When it comes to interacting with the natural environment, small actions can cause chain reactions. Remember to leave what you find behind and capture the moment in a different way.

Does this mean you won’t be able to make the most of your camping trip? Not at all. Here are some creative ways you can appreciate nature’s beauty without disturbing it: 

  • Photography: Photography is an excellent way to capture the essence of the wilderness. You can experiment with different angles, lighting, and compositions to convey the beauty and grandeur of nature. Consider long-exposure shots of streaming water or starry night skies for a unique perspective. 
  • Sketching/drawing: You can capture scenic landscapes, intricate plant details, or wildlife in their natural habitats through your drawings. Sketching not only allows you to appreciate nature, it encourages you to study it closely. Don’t worry about having the best art skills. You don’t have to be a professional artist to enjoy the benefits of this hobby. 
  • Field notes/journaling: Bring a notepad and record your camping experiences. You can document your observations, such as the color of the sky at sunrise and the sounds of the forest at night.

Minimize Campfire Impact

camping around fire

While campfires can be enjoyable, they can also damage the environment. Fires can disrupt ecosystems by destroying vegetation, altering soil composition, and affecting wildlife habitats. In addition, uncontrolled fires can pose serious safety risks to campers and their surroundings, especially in windy or dry conditions. By minimizing campfires, you are reducing the likelihood of wildfires and accidents.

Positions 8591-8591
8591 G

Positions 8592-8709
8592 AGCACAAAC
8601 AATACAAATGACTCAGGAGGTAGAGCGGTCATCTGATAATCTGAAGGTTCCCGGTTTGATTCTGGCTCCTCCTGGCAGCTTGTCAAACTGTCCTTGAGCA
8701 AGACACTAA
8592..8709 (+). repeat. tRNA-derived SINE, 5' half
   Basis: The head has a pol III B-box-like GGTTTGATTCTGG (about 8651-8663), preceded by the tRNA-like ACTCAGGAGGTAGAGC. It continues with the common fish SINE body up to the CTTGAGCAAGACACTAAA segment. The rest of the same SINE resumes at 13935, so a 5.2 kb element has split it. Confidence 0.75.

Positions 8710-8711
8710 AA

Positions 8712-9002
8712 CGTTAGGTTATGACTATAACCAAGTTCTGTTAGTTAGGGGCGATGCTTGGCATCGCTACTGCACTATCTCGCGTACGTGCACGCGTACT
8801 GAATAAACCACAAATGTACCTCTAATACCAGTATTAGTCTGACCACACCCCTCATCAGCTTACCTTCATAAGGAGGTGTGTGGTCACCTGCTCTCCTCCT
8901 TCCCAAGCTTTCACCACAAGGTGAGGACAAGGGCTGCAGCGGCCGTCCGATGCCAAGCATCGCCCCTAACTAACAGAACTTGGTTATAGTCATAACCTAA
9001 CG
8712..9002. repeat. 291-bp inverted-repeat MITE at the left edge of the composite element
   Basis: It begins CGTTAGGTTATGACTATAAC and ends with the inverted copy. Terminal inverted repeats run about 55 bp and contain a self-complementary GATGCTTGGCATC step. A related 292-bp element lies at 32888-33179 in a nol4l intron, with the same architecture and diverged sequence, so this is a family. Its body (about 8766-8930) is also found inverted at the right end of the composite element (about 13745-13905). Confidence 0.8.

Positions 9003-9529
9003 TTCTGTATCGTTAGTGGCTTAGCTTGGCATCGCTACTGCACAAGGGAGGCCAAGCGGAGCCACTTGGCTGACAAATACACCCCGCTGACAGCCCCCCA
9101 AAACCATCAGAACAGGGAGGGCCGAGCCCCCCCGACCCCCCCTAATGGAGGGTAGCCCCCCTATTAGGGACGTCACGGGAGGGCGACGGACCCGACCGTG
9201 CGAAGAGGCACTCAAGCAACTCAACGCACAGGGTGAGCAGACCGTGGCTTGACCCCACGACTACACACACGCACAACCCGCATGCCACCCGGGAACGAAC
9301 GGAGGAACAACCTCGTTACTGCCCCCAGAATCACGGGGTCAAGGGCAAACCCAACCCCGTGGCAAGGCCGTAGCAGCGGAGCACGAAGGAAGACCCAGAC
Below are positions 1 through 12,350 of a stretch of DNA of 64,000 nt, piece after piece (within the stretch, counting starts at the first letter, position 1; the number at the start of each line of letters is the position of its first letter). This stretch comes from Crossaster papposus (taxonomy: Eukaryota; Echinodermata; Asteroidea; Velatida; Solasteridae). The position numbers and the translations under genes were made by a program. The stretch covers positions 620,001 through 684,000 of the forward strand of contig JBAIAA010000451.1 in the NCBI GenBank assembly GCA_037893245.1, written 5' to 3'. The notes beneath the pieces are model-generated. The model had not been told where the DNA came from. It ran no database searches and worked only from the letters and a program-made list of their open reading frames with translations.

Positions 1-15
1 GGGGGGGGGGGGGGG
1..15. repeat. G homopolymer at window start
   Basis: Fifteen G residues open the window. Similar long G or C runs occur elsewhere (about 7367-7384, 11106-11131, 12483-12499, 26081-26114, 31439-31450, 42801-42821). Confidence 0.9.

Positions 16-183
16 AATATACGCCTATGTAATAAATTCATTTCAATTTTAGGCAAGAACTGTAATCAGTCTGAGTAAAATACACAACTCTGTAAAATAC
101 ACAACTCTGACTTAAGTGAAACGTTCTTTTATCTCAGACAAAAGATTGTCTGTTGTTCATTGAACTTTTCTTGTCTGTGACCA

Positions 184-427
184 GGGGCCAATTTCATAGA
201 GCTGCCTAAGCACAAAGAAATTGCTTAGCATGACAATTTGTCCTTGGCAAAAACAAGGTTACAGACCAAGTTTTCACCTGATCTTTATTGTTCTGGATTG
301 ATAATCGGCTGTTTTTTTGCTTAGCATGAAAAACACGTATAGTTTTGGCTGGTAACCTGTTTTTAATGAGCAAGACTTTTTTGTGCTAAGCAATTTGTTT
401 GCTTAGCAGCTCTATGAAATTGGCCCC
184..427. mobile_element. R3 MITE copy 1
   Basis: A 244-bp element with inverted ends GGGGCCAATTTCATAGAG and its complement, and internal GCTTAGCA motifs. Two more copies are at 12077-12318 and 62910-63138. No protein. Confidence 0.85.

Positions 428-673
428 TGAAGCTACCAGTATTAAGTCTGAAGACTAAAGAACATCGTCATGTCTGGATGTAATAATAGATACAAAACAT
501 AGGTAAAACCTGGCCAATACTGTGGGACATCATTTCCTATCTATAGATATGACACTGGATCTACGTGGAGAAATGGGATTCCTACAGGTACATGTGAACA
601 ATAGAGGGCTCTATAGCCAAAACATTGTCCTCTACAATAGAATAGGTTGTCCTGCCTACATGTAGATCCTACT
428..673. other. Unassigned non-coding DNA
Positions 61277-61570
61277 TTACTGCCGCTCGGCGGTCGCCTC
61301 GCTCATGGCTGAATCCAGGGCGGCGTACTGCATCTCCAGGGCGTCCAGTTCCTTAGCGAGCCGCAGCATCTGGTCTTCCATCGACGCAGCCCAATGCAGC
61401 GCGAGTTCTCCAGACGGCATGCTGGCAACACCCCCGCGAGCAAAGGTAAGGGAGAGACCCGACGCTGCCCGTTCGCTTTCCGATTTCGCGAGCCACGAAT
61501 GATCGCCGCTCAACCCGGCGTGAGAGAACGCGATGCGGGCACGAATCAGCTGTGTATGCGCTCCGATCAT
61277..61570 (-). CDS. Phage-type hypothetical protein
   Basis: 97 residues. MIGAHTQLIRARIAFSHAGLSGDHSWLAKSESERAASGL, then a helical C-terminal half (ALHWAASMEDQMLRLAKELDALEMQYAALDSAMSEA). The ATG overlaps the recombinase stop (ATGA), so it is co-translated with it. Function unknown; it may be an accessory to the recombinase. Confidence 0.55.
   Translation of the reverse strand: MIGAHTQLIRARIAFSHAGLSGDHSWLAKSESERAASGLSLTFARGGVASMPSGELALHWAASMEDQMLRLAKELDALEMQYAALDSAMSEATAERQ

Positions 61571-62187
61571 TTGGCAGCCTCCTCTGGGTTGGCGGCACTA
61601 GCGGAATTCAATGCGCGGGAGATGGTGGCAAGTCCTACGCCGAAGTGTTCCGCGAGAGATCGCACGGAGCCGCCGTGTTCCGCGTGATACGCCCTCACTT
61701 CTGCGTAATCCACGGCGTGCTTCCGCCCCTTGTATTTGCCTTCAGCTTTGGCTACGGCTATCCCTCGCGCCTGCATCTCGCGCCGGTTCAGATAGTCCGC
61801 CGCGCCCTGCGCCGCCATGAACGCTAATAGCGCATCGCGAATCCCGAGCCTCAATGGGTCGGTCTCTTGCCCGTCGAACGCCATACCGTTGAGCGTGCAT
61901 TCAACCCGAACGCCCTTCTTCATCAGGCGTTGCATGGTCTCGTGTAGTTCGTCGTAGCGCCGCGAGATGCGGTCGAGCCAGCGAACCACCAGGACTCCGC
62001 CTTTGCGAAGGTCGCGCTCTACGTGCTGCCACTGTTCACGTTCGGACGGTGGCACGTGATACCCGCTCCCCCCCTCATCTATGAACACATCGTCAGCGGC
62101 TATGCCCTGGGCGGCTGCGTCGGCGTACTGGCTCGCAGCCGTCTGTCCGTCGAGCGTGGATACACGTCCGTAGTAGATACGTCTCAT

Here’s what you can do to minimize risks associated with campfires. Use a camp stove for cooking — it’s more efficient and this method preserves local wood resources. If you plan on starting a fire yourself, ensure it’s within your camping site’s regulations. Use established fire rings, keep the fire small, and use only small sticks and twigs found on the ground. You can also bring your own firewood, which is prepackaged and sold in popular grocery stores. Always check the weather report before starting a fire, and be extra cautious during windy conditions. 

Respect Wildlife

herd of deers

Wildlife plays a crucial role in maintaining the diversity of the ecosystem. Each species contributes to the balance of an ecosystem, and the loss of one can have far-reaching consequences. Hence, it’s essential to observe wildlife from a distance. Bring a set of binoculars or a camera with a zoom lens that allows you to capture close-up views while keeping a safe distance. 

In addition, avoid feeding animals or leaving food behind for them to scavenge. Human food often contains preservatives and additional ingredients that harm their digestive systems. Even if you were to feed them food that is complementary to their natural diet (like raw meat or berries), the very act of feeding them will end up disrupting their natural behaviors.